The most attractive word in solar right now just might be "Foreclosed."

Mojave Sun Power is in the midst of preparing a utility-scale solar thermal plant that will cover 6,000 acres in Arizona. The project, however, won't sit on Bureau of Land Management property. Instead, the land mostly comes from a residential property development that never got off the ground.

"We want to avoid BLM," said Rob Morse, the finance director for Mojave.

Morse further added that much of the power produced by the plant won't stay in Arizona. It will go to California or Nevada. Arizona has streamlined its approval process, which became another factor in locating the project there. 

An added bonus: the residential property development came with water rights that will likely exceed the needs of the solar thermal plant. Oh, and the transmission capacity was earlier upgraded.

Mojave's story is an increasingly common one in solar. Although Secretary of the Interior Ken Salazar and the Department of Energy have promised to streamline federal land use policies, environmental regulations and bureaucratic inertia tip the balance in favor of going after private land and circumventing the feds whenever possible. The regulatory tangle in some states, perhaps most notably in California, is also hampering the industry. (Texas, though, has its issues too, because the structure of the incentives can make it more difficult to obtain large offload contracts.)

"Permitting has become one of our top priorities here. It is one of the biggest barriers in the solar market right now," said Hannah Muller with the DOE Solar America Cities Initiative, which puts together programs for municipalities to promote solar. "PV modules are dropping in price quickly but the soft costs aren't dropping as fast."

Citing a Lawrence Berkeley Laboratory study, Muller said that soft costs like paperwork consume 30 percent of the budget for commercial projects and 40 percent of residential projects. One problem is that local governments haven't evolved as fast as the solar industry. The Solar America initiative will hold a symposium to discuss progress in a number of pilots for streamlining financing and paperwork next month.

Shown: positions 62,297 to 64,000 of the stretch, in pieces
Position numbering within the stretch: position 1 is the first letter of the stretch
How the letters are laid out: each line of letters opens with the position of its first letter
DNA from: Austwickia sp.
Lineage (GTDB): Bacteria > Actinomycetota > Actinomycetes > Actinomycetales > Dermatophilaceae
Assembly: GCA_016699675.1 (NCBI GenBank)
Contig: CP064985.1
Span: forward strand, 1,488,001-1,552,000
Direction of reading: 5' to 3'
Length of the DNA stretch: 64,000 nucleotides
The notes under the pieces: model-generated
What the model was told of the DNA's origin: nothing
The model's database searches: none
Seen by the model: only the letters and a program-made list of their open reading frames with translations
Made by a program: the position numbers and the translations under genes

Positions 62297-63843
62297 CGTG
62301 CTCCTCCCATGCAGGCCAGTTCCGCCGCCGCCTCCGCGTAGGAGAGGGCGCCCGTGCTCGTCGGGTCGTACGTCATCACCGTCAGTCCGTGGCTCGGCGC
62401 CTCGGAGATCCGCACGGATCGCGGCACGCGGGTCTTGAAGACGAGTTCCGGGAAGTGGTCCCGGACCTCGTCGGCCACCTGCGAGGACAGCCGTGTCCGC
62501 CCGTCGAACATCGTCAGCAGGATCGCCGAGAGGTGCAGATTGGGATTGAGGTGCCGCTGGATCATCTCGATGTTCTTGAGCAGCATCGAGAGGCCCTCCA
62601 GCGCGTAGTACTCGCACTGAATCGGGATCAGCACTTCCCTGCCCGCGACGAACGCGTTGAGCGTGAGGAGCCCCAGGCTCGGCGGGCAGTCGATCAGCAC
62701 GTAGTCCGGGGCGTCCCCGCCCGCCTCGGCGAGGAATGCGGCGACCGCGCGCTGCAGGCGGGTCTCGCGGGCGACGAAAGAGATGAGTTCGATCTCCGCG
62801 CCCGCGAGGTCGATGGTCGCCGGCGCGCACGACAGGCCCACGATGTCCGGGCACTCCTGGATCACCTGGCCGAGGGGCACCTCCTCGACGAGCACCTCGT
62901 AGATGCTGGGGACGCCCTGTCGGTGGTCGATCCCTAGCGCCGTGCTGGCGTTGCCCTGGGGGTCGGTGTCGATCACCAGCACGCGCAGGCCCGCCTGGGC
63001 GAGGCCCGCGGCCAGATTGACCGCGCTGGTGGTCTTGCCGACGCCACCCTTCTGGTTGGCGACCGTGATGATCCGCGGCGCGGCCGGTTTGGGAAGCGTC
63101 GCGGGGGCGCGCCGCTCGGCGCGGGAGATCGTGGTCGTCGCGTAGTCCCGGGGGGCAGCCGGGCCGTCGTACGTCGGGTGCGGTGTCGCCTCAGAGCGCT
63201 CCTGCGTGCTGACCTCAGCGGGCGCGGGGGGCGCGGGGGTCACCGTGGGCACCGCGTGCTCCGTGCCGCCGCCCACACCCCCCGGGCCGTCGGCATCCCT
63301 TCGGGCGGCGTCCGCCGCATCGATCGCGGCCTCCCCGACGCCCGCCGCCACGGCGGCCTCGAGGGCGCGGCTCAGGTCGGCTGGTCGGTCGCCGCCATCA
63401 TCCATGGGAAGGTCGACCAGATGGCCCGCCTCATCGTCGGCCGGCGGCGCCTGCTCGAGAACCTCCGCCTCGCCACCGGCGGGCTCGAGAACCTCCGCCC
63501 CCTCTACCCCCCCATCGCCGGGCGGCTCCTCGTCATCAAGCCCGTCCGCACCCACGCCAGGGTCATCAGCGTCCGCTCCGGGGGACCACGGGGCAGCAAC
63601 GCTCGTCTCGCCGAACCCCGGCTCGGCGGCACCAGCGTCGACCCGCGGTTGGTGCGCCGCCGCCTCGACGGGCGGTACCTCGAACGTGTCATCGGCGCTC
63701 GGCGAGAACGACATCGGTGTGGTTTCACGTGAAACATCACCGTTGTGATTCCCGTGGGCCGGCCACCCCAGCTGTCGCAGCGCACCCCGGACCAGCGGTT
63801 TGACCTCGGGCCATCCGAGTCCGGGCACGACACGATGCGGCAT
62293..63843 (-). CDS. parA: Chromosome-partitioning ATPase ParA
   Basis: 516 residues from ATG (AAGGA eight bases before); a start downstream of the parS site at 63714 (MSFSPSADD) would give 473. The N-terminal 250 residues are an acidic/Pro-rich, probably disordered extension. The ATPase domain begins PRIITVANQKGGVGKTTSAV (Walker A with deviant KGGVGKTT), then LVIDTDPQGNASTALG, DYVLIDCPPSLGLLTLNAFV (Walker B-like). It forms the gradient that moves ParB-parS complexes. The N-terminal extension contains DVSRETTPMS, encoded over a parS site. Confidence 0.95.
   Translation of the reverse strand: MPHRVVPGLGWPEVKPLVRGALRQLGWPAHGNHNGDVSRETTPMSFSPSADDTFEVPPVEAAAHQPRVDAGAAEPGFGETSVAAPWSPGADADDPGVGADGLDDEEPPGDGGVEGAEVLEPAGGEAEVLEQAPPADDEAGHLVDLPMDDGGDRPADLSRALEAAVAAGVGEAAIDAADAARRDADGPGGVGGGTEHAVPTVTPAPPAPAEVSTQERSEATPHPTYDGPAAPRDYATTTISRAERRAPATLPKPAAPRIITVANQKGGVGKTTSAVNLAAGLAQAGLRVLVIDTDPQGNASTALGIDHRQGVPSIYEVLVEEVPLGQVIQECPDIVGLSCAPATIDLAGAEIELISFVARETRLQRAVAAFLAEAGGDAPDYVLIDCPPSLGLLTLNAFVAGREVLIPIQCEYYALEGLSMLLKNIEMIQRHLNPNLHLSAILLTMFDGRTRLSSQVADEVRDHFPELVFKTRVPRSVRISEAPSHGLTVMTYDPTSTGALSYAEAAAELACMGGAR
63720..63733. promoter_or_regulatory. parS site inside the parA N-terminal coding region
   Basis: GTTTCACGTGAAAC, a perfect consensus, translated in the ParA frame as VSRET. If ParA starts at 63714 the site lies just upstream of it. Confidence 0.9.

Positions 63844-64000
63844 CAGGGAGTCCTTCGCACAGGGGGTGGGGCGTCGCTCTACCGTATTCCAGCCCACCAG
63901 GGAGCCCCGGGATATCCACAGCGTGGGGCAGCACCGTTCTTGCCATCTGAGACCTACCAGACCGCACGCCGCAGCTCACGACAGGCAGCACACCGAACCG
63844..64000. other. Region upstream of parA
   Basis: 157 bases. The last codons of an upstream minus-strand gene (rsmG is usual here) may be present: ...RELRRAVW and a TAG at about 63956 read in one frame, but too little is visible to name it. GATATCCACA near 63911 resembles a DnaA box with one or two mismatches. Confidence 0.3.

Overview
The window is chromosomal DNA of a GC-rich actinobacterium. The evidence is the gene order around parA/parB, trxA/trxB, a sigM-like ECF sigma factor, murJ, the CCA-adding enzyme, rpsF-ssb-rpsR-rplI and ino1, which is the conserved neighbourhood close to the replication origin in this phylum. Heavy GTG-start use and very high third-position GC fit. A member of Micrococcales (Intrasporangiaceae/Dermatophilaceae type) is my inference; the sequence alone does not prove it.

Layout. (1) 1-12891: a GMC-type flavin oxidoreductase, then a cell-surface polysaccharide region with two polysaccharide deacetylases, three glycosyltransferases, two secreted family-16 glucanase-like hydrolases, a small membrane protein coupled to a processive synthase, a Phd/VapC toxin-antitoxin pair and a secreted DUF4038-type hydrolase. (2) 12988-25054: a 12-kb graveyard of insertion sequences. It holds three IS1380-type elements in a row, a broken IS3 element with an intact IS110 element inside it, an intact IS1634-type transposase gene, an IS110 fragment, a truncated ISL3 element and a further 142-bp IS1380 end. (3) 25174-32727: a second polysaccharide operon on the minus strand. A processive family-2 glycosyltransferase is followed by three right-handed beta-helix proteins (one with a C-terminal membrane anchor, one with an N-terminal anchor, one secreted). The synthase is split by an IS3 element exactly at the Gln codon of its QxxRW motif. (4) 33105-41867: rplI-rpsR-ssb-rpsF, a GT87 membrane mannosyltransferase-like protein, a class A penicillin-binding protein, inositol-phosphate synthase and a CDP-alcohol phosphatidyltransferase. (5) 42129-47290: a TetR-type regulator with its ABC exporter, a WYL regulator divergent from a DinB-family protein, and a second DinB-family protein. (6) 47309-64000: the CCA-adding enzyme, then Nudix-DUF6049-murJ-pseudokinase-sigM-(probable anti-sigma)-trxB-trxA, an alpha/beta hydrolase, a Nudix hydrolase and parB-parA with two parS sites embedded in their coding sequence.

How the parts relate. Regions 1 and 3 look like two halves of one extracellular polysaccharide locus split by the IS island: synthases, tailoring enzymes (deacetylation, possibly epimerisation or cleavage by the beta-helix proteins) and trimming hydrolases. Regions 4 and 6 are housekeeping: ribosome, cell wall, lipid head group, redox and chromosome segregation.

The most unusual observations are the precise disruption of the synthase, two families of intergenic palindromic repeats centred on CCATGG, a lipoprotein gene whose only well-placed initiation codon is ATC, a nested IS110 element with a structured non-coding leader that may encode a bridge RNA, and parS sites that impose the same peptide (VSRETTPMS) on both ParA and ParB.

Morse and others will discuss the topic at Greentech Media's 2010 Solar Summit next week.

Exhibit A for how regulatory headaches can emerge is BrightSource Energy's Ivanpah project. The solar thermal company has had to scale the California plant down to 392 megawatts from 440 megawatts because of wildlife concerns. A proposal from U.S. Senator Dianne Feinstein to protect one million acres of the Mojave Desert last year caused wind and solar developers to roll up plans to build in the region.

Solar thermal developer Tessera Solar North America has already contracted to build plants in California but will likely shift to building future power plants for California in Arizona because of the time and expense involved in building in the Golden State. In other words, California will get green power but not as many green jobs as it might otherwise.

"Permitting, transmission and mitigation" are the three big issues facing developers, says Felicia Bellows, vice president of development at Tessera. Mitigation costs, i.e., payments to replace land consumed by the plant, are particularly high in California because of fish and game regulations and other set-asides. Tessera is building on BLM land, but seeks out privately owned land because it can be cheaper after all factors are considered.

Property owners, naturally, like this trend. Last year, Vermaland, an Arizona developer, auctioned off 400 acres for $2.6 million to solar developers.

Photovoltaic developers face similar issues. "More than half of the money in personnel costs are for paperwork," says Barry Cinnamon, CEO of Akeena Solar. The introduction of PACE programs to pay for energy retrofits has even made the waters more murky because of the nebulous status of solar in some of these programs.

It should be an interesting discussion.